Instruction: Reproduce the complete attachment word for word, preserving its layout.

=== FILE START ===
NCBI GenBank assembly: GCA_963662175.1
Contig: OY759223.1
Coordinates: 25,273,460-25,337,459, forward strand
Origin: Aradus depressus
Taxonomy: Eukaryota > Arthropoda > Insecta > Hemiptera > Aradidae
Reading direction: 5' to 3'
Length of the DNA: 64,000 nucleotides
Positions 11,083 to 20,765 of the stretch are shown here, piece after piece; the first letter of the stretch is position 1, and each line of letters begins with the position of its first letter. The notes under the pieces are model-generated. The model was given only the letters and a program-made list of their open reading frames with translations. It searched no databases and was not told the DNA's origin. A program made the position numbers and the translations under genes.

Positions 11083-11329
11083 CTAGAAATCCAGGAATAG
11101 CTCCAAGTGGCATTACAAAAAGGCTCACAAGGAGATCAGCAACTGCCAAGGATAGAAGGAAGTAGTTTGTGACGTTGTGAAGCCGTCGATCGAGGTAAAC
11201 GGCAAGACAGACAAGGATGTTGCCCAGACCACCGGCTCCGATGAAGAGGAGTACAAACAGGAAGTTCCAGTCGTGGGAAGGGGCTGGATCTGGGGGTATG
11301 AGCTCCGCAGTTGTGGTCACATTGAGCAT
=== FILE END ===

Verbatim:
NCBI GenBank assembly: GCA_963662175.1
Contig: OY759223.1
Coordinates: 25,273,460-25,337,459, forward strand
Origin: Aradus depressus
Taxonomy: Eukaryota > Arthropoda > Insecta > Hemiptera > Aradidae
Reading direction: 5' to 3'
Length of the DNA: 64,000 nucleotides
Positions 11,083 to 20,765 of the stretch are shown here, piece after piece; the first letter of the stretch is position 1, and each line of letters begins with the position of its first letter. The notes under the pieces are model-generated. The model was given only the letters and a program-made list of their open reading frames with translations. It searched no databases and was not told the DNA's origin. A program made the position numbers and the translations under genes.

Positions 11083-11329
11083 CTAGAAATCCAGGAATAG
11101 CTCCAAGTGGCATTACAAAAAGGCTCACAAGGAGATCAGCAACTGCCAAGGATAGAAGGAAGTAGTTTGTGACGTTGTGAAGCCGTCGATCGAGGTAAAC
11201 GGCAAGACAGACAAGGATGTTGCCCAGACCACCGGCTCCGATGAAGAGGAGTACAAACAGGAAGTTCCAGTCGTGGGAAGGGGCTGGATCTGGGGGTATG
11301 AGCTCCGCAGTTGTGGTCACATTGAGCAT